The Inner World of Adoptees
This isn't a movie review.
But some thoughts about adoption.
First, even though it's about the writer's family life...the actor who plays the adopted son got left out of the movie poster. I mean, there's only four people in the family and the dad, mom and bio daughter - or the actors who play them - are featured prominently. What happened to the adopted kid?
Leelee got most of the dialogue and action while the actor who played her adopted brother struggled with inner turmoil. This is hard to show on film. Which means he hardly talks and looks stricken or mortified half the time. Once, he threw himself on his adoptive mother's stomach after she had a miscarriage when he was a teenager. He mumbled his few lines so I have no idea what he said.
So my point is...that's the trouble. Or the challenge.
Being adopted is an inner struggle. A lifelong inner struggle. Just like characters in the movie, nobody seems to take much notice of the adopted kid and how he's reacting or coping. At least in the first half of the movie. Maybe he spontaneously combusts at the end. I have no idea.
But back to the the whole inner struggle. If you're adopted, you know what I'm talking about. Trying to explain what it's like is a frustrating experience because you're likely to hear that it's no big deal and you should just move past it, like it's a big piece of ugly furniture. On the outside, we look okay, seem fairly normal, if we're not trying to commit suicide or hittin' the bottle too hard. I'm not talking about how adoptive parents respond - or not - to their kids. I'm talking about the way society does. All those people in the U.S. who seem to think adoption is so wonderful and a blessing and a great way to raise a family, when many of adoptees say, wait, it ain't so great and let me tell you why. But because we don't look or present like failed social experiments that many of us feel like inside, well, we're dismissed. This is usually where people say how normal we seem, etc., when we feel like three eyed spotted aliens.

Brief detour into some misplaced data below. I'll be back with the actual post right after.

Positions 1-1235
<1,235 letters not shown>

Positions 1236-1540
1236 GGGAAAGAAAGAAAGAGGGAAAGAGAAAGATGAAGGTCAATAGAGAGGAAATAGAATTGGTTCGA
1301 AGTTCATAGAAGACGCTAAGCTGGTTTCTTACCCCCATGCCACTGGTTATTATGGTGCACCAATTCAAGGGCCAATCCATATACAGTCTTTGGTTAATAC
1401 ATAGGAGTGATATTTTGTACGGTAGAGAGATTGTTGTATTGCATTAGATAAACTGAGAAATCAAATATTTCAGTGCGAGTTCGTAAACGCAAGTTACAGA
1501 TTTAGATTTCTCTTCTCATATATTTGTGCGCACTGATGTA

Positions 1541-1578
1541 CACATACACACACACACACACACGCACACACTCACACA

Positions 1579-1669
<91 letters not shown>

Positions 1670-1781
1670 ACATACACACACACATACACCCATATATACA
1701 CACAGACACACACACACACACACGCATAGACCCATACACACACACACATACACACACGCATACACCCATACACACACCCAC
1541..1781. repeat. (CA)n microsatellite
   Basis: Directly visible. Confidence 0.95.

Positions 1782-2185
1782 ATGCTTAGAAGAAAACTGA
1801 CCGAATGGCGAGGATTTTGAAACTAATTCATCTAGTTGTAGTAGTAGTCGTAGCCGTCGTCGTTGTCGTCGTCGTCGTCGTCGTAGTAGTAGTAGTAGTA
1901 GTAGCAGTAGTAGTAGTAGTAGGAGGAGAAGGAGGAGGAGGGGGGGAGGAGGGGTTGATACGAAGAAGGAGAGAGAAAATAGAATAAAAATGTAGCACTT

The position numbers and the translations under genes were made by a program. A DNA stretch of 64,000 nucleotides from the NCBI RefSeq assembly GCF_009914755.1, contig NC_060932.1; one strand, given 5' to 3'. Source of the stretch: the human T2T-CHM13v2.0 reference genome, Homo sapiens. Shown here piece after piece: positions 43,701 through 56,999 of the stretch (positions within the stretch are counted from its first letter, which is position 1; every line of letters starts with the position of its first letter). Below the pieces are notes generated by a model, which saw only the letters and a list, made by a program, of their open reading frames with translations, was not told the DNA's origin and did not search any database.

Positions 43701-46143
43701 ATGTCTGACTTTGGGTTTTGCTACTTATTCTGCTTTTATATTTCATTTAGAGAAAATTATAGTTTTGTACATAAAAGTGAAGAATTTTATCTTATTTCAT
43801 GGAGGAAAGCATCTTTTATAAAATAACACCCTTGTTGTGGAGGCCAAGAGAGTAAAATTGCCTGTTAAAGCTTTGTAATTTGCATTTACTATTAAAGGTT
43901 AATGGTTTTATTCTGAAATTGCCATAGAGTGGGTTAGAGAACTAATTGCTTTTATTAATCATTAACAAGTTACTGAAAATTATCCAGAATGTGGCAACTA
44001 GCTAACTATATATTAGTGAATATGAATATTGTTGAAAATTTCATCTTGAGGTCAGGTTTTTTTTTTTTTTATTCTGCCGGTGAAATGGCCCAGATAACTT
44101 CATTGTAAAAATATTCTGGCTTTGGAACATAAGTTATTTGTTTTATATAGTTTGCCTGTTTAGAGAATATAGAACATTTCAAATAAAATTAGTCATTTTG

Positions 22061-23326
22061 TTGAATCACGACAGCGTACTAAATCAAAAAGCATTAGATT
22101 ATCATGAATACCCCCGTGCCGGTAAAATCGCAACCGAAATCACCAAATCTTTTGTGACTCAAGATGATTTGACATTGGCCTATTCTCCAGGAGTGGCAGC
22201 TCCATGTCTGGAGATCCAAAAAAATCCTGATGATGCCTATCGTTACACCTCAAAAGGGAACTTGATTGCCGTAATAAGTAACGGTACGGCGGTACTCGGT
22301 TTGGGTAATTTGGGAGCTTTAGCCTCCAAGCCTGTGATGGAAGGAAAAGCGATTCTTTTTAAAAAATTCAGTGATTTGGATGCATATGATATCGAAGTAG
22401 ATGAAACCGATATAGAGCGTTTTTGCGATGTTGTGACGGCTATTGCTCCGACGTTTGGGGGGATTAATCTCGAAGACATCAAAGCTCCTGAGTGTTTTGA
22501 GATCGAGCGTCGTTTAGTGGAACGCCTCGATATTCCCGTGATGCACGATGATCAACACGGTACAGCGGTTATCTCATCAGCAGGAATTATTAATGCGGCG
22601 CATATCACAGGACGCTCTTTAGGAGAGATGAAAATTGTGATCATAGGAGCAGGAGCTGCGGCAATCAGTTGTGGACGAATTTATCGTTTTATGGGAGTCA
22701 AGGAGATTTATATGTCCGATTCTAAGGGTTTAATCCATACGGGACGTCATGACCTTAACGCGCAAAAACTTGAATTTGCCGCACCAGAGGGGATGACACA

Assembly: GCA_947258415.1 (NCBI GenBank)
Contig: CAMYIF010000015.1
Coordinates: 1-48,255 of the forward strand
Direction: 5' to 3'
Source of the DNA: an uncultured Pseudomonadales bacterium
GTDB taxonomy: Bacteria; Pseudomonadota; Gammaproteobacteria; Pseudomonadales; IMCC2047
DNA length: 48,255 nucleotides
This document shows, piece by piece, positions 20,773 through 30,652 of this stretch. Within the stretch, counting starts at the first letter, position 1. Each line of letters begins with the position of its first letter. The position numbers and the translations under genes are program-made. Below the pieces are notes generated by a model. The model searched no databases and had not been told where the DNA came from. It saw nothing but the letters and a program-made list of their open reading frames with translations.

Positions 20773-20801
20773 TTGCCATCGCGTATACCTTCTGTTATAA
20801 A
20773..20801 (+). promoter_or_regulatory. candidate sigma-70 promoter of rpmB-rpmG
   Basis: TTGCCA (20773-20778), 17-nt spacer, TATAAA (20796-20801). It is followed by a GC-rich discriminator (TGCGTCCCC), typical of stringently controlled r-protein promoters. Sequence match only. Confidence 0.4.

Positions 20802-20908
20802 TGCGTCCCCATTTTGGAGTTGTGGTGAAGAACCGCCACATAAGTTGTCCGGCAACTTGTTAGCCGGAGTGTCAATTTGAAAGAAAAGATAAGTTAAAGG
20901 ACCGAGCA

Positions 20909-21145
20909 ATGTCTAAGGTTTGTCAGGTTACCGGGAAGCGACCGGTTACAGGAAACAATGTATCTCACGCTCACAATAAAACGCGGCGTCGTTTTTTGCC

The whole inner struggle aspect is nearly impossible to explain.
But this is it.
To me. It just doesn't seem right. There's something not normal about the way I feel or connect to the world, probably because a primary connection was broken off shortly after I was born. And then there's that whole disorienting experience of being raised by genetic strangers aspect to adoption, as if Barbies and Beanie Babies were interchangeable when we know they are not. There's something...off.